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Get a Bigger Tax Deduction for Donated Clothing

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That clothing packed away in your attic could be worth hundreds or even thousands of dollars in tax deductions, much more than it would bring at a garage sale. Simply donate the clothes to a charity, such as Goodwill Industries or the Salvation Army.

According to IRS rules, you are allowed to deduct the “fair market value” of clothing — the amount that it would sell for in a thrift or consignment store. Trouble is, most taxpayers assign lower values to their donated clothing — and pay higher taxes as a result.

Below is a sampling of fair-market values of common used clothes based on nationwide thrift and consignment store prices. You also can find fair-market values at charity Web sites, including www.goodwill.org and www.salvationarmyusa.org. When donating your clothes, write up a list of all the items, with fair-market value assigned to each one. Get your list signed and dated by the charity.

Important rules: You must file Form 8283, Noncash Charitable Contributions, with your taxes if you claim property donations of more than $500 in a year. An independent appraisal is required if your noncash donations total more than $5,000. Your charitable-contribution deductions cannot exceed 50% of your Adjusted Gross Income (AGI) in any year. If they do, the excess can be applied to future tax years.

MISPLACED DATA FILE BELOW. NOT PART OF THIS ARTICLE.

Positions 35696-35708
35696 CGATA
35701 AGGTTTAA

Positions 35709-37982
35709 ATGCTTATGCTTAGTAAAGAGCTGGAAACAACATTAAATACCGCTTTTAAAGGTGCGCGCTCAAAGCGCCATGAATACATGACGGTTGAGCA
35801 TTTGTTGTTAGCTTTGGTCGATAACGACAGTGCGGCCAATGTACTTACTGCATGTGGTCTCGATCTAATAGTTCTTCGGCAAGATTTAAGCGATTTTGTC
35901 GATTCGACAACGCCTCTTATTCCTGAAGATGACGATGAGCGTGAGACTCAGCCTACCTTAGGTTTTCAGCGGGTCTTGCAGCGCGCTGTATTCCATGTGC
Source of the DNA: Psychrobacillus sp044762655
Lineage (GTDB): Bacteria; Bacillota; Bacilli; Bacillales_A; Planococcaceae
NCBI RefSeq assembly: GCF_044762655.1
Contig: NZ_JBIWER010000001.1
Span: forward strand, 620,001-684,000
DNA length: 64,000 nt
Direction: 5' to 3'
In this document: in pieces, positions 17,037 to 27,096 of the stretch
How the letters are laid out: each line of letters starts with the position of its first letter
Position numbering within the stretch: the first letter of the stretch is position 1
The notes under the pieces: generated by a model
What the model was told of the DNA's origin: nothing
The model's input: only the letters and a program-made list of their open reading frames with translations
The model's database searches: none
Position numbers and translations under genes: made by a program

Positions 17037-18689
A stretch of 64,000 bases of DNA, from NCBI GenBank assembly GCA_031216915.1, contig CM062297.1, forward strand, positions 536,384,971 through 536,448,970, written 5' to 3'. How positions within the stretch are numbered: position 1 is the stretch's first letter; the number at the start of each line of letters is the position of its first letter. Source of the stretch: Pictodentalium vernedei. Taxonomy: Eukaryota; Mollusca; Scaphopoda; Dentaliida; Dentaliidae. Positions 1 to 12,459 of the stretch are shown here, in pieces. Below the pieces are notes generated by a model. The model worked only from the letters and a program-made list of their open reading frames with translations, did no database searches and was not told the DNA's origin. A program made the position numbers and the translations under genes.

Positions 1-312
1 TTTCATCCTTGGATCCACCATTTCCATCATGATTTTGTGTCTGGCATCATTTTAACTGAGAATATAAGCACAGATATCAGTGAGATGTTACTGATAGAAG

CLOTHING CONDITION
LIKE NEW GOOD
MEN
Two-piece suit $51 $41
Sport coat $20 $18
Long-sleeve dress shirt $16 $11
Blue jeans $15 $10
Silk tie $10 $8
WOMEN
Two-piece suit $40 $26
Long-sleeve dress shirt $14.50 $10.50
Casual dress $22 $13.50
Blue jeans $16 $10
Leather dress shoes $20 $11
CHILDREN BOYS GIRLS BOYS GIRLS
Long-sleeve pullover sweater $7 $9.50 $5 $7.50
Long-sleeve casual shirt $6 $8.50 $4 $6.50
T-shirt $4 $2.50 $2 $1.50
Blue jeans $8 $11.50 $5 $9.50
Dress shoes $8 $10 $5.50 $7.50
Bottom Line/Personal interviewed William R. Lewis, CPA, CFP, an accountant in Lincoln, Nebraska, with more than 30 years of experience. He is author of Money for Your Used Clothing, a booklet published annually since 1990, featuring up-to-date used-clothing valuations for tax purposes (Certified Used Clothing Values, Inc.). His Web site is www.mfyuc.com
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Source:
Bottom Line/Personal interviewed William R. Lewis, CPA, CFP, an accountant in Lincoln, Nebraska, with more than 30 years of experience. He is author of Money for Your Used Clothing, a booklet published annually since 1990, featuring up-to-date used-clothing valuations for tax purposes (Certified Used Clothing Values, Inc.). His Web site is www.mfyuc.com
Date: November 15, 2008 Publication: Bottom Line Personal
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